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ABSTRACT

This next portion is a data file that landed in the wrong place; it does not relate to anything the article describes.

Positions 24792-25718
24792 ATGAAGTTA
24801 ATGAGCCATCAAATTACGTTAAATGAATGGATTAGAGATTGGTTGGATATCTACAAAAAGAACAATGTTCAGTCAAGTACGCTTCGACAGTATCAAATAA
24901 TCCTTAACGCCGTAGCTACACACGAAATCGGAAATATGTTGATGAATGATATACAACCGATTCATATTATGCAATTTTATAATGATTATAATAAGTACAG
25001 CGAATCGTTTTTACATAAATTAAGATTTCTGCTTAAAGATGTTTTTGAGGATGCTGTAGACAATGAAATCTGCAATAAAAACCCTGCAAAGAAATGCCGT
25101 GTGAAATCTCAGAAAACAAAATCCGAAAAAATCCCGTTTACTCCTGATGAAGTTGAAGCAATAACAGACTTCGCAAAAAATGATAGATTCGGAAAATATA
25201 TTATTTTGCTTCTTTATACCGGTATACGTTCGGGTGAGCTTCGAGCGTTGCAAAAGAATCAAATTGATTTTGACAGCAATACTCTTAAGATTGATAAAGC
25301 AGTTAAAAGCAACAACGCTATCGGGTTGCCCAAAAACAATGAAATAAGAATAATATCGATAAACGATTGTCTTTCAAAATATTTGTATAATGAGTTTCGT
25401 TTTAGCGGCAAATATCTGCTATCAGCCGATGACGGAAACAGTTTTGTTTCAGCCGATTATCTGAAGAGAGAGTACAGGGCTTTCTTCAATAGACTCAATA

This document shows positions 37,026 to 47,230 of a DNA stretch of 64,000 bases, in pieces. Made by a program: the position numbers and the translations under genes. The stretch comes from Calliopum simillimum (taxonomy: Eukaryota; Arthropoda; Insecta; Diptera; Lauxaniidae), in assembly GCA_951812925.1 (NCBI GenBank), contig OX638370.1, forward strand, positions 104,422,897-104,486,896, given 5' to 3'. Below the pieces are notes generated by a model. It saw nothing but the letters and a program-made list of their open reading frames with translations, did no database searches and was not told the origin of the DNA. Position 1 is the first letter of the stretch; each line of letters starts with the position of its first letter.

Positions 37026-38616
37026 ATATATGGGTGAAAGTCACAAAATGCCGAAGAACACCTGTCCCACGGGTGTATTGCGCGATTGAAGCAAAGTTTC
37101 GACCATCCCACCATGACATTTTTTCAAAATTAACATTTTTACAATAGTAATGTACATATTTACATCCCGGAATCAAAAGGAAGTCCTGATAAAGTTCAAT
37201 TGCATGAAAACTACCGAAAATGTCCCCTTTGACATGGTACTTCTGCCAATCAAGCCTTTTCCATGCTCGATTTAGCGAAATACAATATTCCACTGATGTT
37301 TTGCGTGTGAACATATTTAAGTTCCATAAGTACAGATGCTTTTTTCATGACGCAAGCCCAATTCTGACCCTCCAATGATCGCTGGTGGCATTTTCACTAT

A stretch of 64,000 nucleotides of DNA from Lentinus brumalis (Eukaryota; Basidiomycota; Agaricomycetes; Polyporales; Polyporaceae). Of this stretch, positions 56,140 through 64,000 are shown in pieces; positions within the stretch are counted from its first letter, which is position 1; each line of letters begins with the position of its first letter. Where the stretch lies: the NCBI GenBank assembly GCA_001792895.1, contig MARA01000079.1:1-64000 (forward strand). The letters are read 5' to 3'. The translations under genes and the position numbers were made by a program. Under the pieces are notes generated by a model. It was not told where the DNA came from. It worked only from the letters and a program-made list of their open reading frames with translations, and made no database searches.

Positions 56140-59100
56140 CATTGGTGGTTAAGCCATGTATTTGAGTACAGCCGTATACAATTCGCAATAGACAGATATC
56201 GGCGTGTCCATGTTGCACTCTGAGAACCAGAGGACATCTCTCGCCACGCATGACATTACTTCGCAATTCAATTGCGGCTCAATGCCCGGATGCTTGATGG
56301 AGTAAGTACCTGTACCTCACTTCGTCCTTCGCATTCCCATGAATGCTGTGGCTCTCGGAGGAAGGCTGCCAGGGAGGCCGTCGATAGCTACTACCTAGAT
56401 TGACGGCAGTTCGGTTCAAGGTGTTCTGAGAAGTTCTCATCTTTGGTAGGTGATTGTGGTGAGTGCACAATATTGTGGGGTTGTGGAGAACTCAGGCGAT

Retort effluent was found by gravimetry to contain generally 20–40 ppm lubricant in the form of a stable micro-emulsion. Adsorption-filtration columns of aluminum filings, aluminum powder or charcoal removed lubricant from this effluent at a rate of 18–20 lb per 103 lb of adsorbent, with possibly greater efficiency being realized by proper attention to a small number of performance characteristics. Aluminum had an advantage over charcoal, because of its ease of regeneration in situ by elutriation with an organic solvent. Absorbance data, obtained from a series of standard emulsions, showed that accurate measurements of lubricant concentrations could be made photometrically, in the absence of interfering matter, at the levels found in retort effluent. Retort effluent was renovated experimentally by a two-stage adsorption-filtration process, involving aluminum (1st stage) and charcoal (2nd stage). The combined eluate had an absorbance (A) of zero until the break-through volume when turbidity increased rapidly at A = 0.005–0.010.